A new national poll shows that there is a previously unrecognized anti-war voting block that will not support pro-war candidates is large enough that candidates and incumbent politicians from the two major parties cannot afford to ignore it. The Peace Vote is larger than the pro-gun, anti-abortion, or the anti-gay marriage voting blocks. A near-majority of voters either strongly or somewhat agree with a pledge not to vote for pro-war candidates.
The pledge states
"I will not vote for or support any candidate for Congress or President who does not make a speedy end to the war in Iraq, and preventing any future war of aggression, a public position in his or her campaign."
The national poll found that overall, 45.9% of registered American voters agree with the pledge, while 20.1% strongly agree, and 25.8 % somewhat agree. Among Democrats, 67.1 percent agree - 33.3% strongly, 59.2 percent of Independents - 25.3 % strongly and even 25.7 % of Republicans agree - 5.5% strongly.
The poll was conducted by telephone March 9 to 13, 2006, by ICR Survey Research of Media, Pa., which also polls for ABC News, The Washington Post, and numerous corporations and research organizations. The margin of error is +/- 3.35 percent.
The poll reflected the results of numerous other polls regarding troop withdrawal, with a slight majority favoring withdrawal within a year (50.7% vs 41.4%) compared to waiting for the Iraqis to take over. As in other polls a plurality (46%), predominantly but not exclusively Democrat voters, asserts the invasion and occupation was not worth it.
"This poll demonstrates that anti-war voters are significant enough in size to affect the outcome of elections if they become organized," said Linda Schade, a spokesperson for VotersForPeace, which paid for the poll. "Just as pro-gun, pro-choice and pro-life groups have organized - now peace groups have identified their constituency, and can organize into a force that no longer can be ignored by candidates for Congress and President"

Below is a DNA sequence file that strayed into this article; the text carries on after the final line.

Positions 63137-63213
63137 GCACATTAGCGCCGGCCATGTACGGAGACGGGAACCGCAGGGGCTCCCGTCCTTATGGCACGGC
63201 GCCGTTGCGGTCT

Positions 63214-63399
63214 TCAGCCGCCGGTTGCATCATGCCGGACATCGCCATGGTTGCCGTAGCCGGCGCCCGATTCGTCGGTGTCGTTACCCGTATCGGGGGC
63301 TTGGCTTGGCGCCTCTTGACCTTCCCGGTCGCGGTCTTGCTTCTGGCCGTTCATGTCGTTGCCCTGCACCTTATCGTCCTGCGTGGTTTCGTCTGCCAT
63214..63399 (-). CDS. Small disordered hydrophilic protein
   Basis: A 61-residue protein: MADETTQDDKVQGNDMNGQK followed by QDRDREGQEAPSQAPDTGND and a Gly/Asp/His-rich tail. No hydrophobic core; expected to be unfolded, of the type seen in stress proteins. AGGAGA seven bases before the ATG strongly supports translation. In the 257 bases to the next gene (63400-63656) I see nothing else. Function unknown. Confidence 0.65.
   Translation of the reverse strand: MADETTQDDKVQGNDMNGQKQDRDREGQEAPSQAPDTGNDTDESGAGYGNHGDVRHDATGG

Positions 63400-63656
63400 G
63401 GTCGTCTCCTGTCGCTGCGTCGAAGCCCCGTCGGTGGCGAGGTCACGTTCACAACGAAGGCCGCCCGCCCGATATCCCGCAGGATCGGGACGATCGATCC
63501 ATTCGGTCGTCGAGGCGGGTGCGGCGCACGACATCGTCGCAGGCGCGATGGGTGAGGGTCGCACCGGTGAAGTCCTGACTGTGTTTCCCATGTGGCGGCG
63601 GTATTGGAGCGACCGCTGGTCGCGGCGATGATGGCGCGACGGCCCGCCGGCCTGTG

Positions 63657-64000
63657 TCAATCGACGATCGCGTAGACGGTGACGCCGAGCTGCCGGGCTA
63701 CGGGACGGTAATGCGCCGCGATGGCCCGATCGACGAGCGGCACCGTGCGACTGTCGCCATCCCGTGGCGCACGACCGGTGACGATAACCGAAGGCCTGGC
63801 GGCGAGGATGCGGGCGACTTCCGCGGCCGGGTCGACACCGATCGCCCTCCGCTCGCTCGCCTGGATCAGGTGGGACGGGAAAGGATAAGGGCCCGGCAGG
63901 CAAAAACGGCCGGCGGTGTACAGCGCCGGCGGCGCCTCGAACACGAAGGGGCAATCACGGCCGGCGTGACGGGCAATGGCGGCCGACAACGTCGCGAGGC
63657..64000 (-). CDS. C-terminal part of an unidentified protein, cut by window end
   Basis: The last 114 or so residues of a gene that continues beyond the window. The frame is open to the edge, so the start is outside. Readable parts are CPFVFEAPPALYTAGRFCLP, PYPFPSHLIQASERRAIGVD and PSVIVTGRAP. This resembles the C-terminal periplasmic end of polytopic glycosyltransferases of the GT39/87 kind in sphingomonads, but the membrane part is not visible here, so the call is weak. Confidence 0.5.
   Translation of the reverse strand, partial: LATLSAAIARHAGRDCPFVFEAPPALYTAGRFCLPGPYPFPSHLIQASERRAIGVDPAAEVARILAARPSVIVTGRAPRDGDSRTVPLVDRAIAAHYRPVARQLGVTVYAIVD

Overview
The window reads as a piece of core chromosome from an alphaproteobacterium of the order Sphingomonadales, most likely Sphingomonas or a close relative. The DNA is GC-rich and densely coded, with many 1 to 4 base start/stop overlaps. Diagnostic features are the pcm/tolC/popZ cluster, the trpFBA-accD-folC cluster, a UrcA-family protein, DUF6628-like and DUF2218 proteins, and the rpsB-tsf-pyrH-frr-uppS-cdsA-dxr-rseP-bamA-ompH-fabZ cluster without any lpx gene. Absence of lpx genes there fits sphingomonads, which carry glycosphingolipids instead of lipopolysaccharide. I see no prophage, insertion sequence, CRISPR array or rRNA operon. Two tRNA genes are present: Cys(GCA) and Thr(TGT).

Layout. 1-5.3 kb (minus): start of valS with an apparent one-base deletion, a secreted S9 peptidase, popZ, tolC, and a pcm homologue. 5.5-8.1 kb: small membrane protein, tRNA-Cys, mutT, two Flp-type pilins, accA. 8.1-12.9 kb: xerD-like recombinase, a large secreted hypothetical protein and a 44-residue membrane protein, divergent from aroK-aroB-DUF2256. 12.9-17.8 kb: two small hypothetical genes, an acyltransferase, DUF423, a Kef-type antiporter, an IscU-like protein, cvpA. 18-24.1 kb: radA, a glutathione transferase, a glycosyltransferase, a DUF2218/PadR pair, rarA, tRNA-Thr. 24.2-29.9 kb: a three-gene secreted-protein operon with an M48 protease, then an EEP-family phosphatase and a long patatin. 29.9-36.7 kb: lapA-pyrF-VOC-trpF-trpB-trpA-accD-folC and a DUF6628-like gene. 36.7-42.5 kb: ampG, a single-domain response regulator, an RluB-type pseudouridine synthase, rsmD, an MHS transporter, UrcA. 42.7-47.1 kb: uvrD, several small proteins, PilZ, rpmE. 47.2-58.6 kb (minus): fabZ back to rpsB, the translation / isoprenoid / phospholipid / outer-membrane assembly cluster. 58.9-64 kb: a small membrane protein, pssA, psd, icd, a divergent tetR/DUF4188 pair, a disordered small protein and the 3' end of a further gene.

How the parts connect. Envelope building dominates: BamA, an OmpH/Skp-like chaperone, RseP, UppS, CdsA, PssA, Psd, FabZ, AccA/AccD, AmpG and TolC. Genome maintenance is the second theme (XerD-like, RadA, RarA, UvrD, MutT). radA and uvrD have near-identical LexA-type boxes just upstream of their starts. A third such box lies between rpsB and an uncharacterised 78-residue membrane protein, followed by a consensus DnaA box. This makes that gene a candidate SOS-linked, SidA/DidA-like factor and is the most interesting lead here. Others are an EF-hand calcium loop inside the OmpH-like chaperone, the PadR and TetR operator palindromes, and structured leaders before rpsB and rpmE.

Schade said organized anti-war voters may help Democrats in particular to develop a stronger position against the war, as it is their voters who are most unwilling to vote for candidates who do not oppose the Iraq occupation. The Democrats may now realize that if they fail to represent the anti-war community, they will lose voters who may choose to stay home or to vote for alternative party and independent candidates.
Republicans also must respond to their anti-war constituency. Not only do more that 25% of Republican voters oppose candidates who support the war, but the fastest growing group of voters - independents - overwhelmingly support the pledge. More than 59% of independents say they agree with the pledge not to support pro-war candidates, and 25% strongly agree. That all-important swing voter can cause Republicans problems and could become a new source of support for Democrats - or even, for candidates running independent of the two parties.